Fundamentally, America's regulators seem incapable of placing risks in context. They see a "new" drug "threat" and determine that it should be banned—regardless of whether it might substitute for a far more dangerous substance. They don't understand that the tools we have for dealing with psychoactive substances are not fit for that purpose.
Take the scheduling system itself: It makes no sense to declare that a drug has no accepted medical use when it hasn't first been systematically studied. By law, the DEA's hands are tied in defining an "accepted medical use." The only medications that qualify are those that have passed through the FDA's approval process, according to spokesperson Rusty Payne.
"Until the FDA tells us that it's a medicine, it meets statutory criteria for Schedule I controlled substances," he told me of Kratom. This means herbal medicines like Kratom and marijuana, which are not patentable, will probably never be federally OK for pain relief because no one seems likely to spend the billions needed to try to get FDA approval. And there's also no legal regulatory pathway for introducing a new recreational drug, if sellers wanted to go that route.
Another problem is the fact that the DEA, the agency that's supposed to enforce drug prohibition, is also in charge of deciding which drugs should be banned. "The DEA somehow retained the right to make these determinations, even though what they are is a law enforcement body and not scientific researchers or physicians," says Caroline Acker, professor emeritus of history at Carnegie Mellon University, who has studied the history of drug laws.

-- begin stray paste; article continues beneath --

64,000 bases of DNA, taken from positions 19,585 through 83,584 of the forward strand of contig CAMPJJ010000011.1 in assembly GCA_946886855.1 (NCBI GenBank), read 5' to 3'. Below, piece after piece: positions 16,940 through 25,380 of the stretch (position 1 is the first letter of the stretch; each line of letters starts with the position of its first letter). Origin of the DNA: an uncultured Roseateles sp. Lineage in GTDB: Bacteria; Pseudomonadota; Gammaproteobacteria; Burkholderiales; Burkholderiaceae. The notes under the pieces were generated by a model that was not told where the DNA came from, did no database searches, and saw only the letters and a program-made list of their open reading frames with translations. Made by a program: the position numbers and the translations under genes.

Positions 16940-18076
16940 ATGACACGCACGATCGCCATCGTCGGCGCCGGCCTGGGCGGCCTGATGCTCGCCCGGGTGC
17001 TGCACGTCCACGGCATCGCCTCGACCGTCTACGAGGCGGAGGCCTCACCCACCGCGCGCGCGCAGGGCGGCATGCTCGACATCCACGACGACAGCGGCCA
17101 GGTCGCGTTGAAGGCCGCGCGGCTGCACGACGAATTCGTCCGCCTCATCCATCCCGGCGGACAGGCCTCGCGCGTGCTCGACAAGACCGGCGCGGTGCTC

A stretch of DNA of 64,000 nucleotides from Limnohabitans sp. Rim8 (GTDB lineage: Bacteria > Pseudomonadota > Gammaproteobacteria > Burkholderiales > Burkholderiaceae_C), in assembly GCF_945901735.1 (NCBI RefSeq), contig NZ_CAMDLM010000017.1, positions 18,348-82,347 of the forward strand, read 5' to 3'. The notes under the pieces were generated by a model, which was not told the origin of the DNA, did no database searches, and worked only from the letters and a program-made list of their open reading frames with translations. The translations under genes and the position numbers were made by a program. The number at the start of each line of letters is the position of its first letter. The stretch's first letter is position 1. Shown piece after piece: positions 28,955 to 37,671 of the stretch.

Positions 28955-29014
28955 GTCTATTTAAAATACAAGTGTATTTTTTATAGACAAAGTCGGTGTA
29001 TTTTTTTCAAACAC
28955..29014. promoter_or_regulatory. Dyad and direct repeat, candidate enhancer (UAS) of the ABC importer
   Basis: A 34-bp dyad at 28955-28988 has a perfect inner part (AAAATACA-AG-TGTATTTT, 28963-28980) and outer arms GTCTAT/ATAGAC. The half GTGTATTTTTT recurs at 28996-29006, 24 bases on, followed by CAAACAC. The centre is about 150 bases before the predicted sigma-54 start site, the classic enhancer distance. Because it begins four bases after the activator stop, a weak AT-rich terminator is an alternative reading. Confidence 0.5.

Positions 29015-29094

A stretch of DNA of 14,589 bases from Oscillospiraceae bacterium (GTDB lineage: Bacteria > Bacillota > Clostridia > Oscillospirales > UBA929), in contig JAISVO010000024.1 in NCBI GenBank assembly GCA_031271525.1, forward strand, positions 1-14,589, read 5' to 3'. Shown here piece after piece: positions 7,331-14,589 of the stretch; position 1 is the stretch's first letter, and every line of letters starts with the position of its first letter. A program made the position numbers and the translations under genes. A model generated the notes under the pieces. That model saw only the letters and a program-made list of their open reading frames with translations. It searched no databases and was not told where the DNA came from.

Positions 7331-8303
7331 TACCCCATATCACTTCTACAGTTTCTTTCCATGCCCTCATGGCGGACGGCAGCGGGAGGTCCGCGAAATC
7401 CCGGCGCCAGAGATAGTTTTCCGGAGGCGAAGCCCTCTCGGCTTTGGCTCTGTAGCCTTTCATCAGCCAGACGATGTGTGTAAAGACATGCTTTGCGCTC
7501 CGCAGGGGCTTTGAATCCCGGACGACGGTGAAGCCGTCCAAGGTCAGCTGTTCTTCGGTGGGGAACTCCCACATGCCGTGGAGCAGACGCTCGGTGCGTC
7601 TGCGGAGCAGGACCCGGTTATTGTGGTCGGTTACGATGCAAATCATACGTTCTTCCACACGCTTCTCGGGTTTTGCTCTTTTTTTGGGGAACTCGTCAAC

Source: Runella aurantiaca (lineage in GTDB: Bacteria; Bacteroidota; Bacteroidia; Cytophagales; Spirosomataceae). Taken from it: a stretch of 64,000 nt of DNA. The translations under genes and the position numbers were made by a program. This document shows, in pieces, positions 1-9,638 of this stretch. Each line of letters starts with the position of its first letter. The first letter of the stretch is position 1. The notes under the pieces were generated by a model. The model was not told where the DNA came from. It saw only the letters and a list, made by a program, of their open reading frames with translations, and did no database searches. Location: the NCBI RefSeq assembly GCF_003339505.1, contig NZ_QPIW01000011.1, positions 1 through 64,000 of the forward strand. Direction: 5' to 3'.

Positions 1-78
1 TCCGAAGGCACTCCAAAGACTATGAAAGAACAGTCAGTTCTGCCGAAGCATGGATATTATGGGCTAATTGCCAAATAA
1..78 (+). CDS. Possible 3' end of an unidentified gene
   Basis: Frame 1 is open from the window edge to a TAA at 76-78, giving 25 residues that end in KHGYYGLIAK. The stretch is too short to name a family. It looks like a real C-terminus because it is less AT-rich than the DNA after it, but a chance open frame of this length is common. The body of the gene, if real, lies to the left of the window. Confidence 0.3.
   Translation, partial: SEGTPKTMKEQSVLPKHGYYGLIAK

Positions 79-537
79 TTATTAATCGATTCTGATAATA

"Bureaucracies, once created, want to survive," Acker adds, noting that this means that they will tend to try to expand their mission, no matter what. "The [DEA] do have a conflict of interest in wanting that mission to live on even if it's shown to be counterproductive or harmful."
If we want to change that and actually reduce the death toll from the opioid crisis, we need to rethink our drug scheduling system entirely. For starters, the DEA's conflict of interest means it shouldn't be tasked with determining which drugs are banned—that job belongs to scientists, not cops. Second, science (and not historical racism) should be used to develop a more sensible way to determine which recreational drugs are allowed and which drugs are safe for medical use.
Human beings are going to continue to search for and experiment with chemical ways of getting high. We can either recognize this and come up with ways to regulate it based on a rational assessment of risk, or else continue with failed policies that can't even adapt to minimize harm.
Follow Maia Szalavitz on Twitter.